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B.C. Premier Christy Clark, left, shares a laugh with Lake Babine First Nation Chief Wilf Adam during a conference gathering with cabinet ministers and First Nations leaders in Vancouver on Thursday.

DARRYL DYCK/The Canadian Press

Premier Christy Clark is seeking to forge a profoundly different relationship with First Nations in British Columbia after a major court victory by the Tsilhqot'in recognized native title over land.

In an unprecedented meeting in a Vancouver hotel ballroom on Thursday, Ms. Clark, her cabinet and top deputy ministers sat down with leaders from 203 First Nations and key aboriginal organizations in what the Premier called "a chance to shape history."

The spark for the conference came from a June decision by the Supreme Court of Canada that recognized that the Tsilhqot'in have title to a vast territory in central B.C. While that ruling clarified the rights of natives, it also created uncertainty in the province by stressing the need for government consultation with First Nations before development can take place on native land.

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The decision does not absolutely require consent, but it underscores the importance of consultation and pushes both parties to seek agreements through negotiation rather than the courts.

In her opening address, Ms. Clark said that although the government had fought the Tsilhqot'in and other First Nations in court for three decades over rights and title, her government did not see the recent ruling as a defeat.

"All of British Columbia can benefit from this new opportunity," she said, thanking Tsilhqot'in leaders for pursuing a case that has redefined an old, legally antagonistic relationship.

Ms. Clark, who was in Tsilhqot'in territory on Wednesday to sign a government-to-government letter of understanding about the future relationship, said she wants to work "in partnership" with all First Nations.

"I know our common interest will keep us pragmatic," she said. "This is our chance to be on the right side of history."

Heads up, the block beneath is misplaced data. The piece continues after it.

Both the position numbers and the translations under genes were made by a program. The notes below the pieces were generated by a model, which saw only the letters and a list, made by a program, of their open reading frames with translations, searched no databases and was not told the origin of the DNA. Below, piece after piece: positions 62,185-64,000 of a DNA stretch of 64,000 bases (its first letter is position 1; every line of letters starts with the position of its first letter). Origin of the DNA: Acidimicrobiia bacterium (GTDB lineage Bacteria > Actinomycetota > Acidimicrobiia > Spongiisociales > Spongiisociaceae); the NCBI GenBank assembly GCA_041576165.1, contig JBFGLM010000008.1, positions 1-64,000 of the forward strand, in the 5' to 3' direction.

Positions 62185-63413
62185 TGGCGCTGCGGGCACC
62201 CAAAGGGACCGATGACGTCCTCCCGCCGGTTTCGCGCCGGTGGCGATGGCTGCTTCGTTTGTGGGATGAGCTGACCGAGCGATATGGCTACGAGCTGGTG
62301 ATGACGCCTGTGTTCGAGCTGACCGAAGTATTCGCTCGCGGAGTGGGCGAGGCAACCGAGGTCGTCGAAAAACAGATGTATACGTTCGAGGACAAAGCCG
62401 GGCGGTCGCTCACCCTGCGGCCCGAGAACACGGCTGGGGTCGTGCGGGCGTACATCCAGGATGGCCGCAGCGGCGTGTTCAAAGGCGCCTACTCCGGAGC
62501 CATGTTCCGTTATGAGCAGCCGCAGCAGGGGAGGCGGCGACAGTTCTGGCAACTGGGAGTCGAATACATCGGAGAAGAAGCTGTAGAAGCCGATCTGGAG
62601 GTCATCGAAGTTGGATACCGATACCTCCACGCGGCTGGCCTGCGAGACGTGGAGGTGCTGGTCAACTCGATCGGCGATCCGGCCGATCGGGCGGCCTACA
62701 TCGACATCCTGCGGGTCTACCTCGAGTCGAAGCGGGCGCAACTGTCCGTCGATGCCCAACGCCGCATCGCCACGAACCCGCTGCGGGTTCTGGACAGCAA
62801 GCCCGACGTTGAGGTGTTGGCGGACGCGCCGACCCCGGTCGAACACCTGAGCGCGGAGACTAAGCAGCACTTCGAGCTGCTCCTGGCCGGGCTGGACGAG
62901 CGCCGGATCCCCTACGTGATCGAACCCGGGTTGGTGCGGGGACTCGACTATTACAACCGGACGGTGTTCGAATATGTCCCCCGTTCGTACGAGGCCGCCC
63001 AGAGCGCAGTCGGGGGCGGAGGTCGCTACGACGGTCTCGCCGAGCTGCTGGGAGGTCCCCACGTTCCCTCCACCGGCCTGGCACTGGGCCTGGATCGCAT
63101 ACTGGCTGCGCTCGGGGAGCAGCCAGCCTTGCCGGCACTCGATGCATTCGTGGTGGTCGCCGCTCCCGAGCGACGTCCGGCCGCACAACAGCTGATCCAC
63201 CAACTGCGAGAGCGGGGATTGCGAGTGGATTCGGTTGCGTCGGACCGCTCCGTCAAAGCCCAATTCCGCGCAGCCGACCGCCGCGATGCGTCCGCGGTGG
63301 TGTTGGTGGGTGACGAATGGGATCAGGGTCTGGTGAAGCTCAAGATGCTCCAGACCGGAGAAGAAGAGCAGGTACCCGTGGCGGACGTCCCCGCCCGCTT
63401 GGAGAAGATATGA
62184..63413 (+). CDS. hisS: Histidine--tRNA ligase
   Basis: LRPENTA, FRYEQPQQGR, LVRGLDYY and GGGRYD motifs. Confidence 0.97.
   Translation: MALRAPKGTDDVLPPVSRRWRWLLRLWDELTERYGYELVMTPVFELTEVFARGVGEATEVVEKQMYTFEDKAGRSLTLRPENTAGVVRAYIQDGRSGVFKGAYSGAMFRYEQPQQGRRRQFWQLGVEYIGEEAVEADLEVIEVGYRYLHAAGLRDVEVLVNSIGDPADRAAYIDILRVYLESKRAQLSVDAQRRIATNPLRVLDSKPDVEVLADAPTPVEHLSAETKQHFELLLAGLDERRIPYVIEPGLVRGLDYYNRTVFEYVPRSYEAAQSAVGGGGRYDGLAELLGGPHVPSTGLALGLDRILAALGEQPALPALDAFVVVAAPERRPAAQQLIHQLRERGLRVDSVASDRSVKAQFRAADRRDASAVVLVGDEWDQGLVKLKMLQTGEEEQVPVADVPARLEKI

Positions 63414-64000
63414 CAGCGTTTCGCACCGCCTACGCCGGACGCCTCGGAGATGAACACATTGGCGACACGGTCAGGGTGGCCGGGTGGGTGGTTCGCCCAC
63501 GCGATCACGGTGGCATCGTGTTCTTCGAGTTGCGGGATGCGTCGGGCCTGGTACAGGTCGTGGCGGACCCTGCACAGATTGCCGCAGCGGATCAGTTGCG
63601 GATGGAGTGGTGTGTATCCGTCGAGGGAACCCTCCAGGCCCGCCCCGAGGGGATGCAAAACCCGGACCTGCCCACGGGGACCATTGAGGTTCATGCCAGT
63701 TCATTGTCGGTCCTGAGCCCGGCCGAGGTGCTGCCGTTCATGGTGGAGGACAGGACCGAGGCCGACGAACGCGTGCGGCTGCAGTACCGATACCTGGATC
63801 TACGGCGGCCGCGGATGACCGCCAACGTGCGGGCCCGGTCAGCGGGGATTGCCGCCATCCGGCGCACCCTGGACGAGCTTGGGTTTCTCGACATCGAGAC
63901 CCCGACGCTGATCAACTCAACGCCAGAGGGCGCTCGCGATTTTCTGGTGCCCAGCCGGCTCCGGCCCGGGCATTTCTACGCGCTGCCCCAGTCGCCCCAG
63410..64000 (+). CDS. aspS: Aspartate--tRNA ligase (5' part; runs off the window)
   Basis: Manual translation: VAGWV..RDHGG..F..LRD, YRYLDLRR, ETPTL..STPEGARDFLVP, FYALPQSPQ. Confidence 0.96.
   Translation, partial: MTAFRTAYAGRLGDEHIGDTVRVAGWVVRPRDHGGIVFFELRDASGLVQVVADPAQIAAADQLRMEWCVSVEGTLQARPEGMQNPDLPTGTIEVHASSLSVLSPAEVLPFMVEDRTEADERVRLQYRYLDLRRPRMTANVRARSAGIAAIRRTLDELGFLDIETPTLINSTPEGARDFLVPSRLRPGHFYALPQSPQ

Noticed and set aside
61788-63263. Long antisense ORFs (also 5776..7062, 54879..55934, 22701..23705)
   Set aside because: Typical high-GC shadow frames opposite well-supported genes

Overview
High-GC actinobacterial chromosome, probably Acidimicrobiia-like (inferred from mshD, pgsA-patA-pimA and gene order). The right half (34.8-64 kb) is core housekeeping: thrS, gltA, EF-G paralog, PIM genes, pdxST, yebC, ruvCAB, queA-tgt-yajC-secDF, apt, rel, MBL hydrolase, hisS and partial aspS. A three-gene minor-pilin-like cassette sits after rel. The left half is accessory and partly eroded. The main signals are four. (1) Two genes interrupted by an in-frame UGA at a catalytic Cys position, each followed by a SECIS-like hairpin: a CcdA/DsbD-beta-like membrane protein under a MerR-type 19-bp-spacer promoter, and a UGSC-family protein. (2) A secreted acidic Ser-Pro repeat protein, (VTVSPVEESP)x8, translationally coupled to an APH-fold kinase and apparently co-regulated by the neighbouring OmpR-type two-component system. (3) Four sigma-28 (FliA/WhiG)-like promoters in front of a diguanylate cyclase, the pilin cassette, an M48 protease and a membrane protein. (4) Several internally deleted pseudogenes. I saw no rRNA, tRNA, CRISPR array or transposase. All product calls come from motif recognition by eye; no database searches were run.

Ms. Clark called the court ruling "a fork in the road" that allows both sides to choose a new path.

"Let us take that fork in the road," she said, describing the conference as the "day when our shared history began to be transformed forever."

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Ms. Clark's comments drew polite applause, but Jody Wilson-Raybould, regional chief of the Assembly of First Nations, said concrete changes are needed, not just talk.

"This will require more than mere mandate tweaking," she said.

Ms. Wilson-Raybould said First Nations throughout the province need to build capacity in many different areas as they take on greater responsibilities for governance, and she urged Ms. Clark to support those efforts.

"It is hard to decolonize. …We need to do this together," said Ms. Wilson-Raybould, who is running in Vancouver-Granville for the Liberals in the next federal election.

Grand Chief Edward John of the First Nations Summit said it is "a remarkable achievement" to have cabinet sitting with so-many First Nations leaders, but he, too, wanted words backed by action.

"In the past, what we've been met with is mostly forked tongues," he said.

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Grand Chief Stewart Phillip of the Union of B.C. Indian Chiefs, said he hoped the "critically important convention" would end an era of conflict.

But Mr. Phillip also defined the Tsilhqot'in court decision in a way government might have trouble accepting.

"I am not a lawyer, I am not a scholar, so for me it's simple: B.C. is Indian land," he said.

Chief Darrell Bob of the Xaxli'p First Nation near Lillooet, B.C., said in an interview that governments too often talk a good line but fail to follow through.

"It's like putting icing on this," he said holding up a breakfast muffin. "It doesn't change anything."

Mr. Bob said he would be more encouraged if, instead of organizing conferences, Ms. Clark was prosecuting whoever was responsible for the Mount Polley mine tailings disaster, and toughening environmental protection laws.

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"That would say a lot more to the people of B.C., not just native people," he said.

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